Ensuring health of force critical element of Soldier readiness
Story by Staff Sgt. Michael Carden, Ohio National Guard
COLUMBUS, Ohio (12/03/19)
Members of the Ohio National Guard are required to respond at a moment’s notice, whether for a local emergency, a state response to disaster or a federal deployment. That means they need to be prepared, no matter the mission. Military medical professionals play a major role in ensuring Soldiers are ready.
“Medical readiness is making sure the Guard can supply a force that can serve without limitations,” said Capt. Erin Rinto, a field surgeon with the 1st Battalion, 148th Infantry Regiment. “We make sure that they are healthy enough to be sent to an austere environment with limited resources, and they can do whatever job they need to do.”
Soldiers are required to attend an annual periodic health assessment (PHA) to confirm their overall health and to address any issues they may have. Medical professionals check each Soldier’s vision, vitals, hearing and dental. Soldiers who need blood work or immunizations are also taken care of. For serious issues, case managers are on hand to coordinate follow up services, either with military or civilian health care providers.
“The PHA sets the standard for whether a Soldier can deploy or not,” said Sgt. Natalie Flory, a health care noncommissioned officer with the Ohio Army National Guard Medical Detachment. “Without knowing their physical health, we can’t send a Soldier overseas.”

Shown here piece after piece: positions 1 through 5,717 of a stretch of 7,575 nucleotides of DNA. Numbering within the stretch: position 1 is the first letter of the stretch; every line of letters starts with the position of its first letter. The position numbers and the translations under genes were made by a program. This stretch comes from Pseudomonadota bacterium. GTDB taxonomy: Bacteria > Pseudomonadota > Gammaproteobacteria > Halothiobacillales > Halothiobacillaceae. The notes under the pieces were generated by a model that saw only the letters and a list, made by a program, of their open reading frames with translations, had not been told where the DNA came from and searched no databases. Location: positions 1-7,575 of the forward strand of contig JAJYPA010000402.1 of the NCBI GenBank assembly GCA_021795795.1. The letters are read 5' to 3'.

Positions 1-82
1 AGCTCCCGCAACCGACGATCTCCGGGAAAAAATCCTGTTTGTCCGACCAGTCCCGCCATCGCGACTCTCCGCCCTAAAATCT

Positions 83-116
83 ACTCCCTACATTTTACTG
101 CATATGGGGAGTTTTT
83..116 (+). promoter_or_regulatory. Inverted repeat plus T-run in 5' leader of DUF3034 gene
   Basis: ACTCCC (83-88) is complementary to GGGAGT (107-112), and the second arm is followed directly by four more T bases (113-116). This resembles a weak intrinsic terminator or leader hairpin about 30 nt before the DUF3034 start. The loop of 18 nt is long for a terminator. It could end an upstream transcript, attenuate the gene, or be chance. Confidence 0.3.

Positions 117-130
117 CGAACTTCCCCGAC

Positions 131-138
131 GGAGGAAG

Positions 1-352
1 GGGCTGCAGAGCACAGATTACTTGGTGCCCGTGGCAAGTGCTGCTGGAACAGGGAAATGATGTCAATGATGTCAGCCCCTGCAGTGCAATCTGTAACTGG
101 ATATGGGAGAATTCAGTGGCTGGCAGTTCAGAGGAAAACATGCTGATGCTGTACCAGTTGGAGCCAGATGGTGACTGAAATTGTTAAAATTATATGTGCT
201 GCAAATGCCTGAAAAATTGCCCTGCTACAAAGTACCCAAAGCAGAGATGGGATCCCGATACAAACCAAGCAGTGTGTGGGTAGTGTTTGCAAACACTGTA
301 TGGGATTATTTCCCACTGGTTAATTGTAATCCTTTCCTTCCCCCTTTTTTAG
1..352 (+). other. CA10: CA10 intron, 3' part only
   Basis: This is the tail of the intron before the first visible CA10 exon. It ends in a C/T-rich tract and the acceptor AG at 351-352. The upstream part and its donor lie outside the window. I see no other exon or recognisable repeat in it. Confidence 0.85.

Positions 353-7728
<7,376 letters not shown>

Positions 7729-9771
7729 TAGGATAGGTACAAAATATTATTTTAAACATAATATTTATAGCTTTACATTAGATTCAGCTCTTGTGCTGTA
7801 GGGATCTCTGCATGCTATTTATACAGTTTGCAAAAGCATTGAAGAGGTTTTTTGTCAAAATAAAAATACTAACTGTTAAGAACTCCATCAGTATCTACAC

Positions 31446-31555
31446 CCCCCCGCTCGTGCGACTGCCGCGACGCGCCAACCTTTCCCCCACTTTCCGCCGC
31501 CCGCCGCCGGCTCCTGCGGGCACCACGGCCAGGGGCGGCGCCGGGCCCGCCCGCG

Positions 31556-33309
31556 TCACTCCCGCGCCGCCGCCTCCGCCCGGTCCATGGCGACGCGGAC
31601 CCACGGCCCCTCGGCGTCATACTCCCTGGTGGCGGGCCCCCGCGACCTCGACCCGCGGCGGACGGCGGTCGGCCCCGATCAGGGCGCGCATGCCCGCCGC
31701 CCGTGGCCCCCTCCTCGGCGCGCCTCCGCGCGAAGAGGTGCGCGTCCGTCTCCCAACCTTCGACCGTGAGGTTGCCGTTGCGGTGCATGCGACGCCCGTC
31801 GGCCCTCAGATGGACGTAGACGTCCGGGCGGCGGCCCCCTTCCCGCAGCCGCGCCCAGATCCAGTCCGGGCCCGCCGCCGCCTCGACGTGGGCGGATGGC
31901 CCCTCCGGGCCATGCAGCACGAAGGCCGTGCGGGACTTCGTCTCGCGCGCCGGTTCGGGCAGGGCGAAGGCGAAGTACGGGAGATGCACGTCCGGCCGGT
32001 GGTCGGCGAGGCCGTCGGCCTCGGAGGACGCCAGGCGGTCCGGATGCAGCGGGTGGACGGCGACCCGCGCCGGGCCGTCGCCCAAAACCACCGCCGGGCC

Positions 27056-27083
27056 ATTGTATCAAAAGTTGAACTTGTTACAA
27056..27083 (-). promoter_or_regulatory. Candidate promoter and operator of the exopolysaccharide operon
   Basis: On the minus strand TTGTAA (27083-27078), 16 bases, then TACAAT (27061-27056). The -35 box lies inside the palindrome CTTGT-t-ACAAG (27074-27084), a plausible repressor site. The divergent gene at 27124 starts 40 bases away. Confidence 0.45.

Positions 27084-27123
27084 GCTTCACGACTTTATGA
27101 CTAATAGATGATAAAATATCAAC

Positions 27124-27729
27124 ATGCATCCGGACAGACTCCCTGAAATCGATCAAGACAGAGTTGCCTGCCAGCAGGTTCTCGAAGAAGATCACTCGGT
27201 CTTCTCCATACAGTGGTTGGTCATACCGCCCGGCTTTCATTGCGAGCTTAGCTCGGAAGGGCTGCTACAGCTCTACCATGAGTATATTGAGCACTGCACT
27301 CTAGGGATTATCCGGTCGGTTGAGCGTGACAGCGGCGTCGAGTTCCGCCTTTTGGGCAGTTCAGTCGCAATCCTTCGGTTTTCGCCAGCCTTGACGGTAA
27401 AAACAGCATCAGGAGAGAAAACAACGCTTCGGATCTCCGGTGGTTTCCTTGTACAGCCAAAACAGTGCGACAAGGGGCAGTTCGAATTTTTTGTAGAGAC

PHAs are not just for a Soldier’s physical health. Behavioral health officers are available to address Soldiers’ needs, not just in uniform, but for their everyday lives.
“Even though we are here to make sure they are ready for deployment, we are also dealing with real-world issues,” said 1st Lt. Miranda Blackburn, a behavioral science officer with the 371st Sustainment Brigade. “We provide intervention for things they are struggling with, making sure they are the best person and the best Soldier they can be.”
Units are scheduled for PHAs, with some larger units having multiple iterations spread out over the course of the year to ensure every Soldier can see medical personnel without adversely impacting a unit’s ongoing missions and training. A typical PHA, typically conducted in one day of a weekend drill, can include multiple units, with sometimes hundreds of Soldiers being seen in a single day. Regardless, the Soldiers running the event take the time to focus on each individual.
“Their job is to be ready and it’s our job to make sure that they are,” Rinto said. “If there is a problem or an issue, we want to know so we can help them.”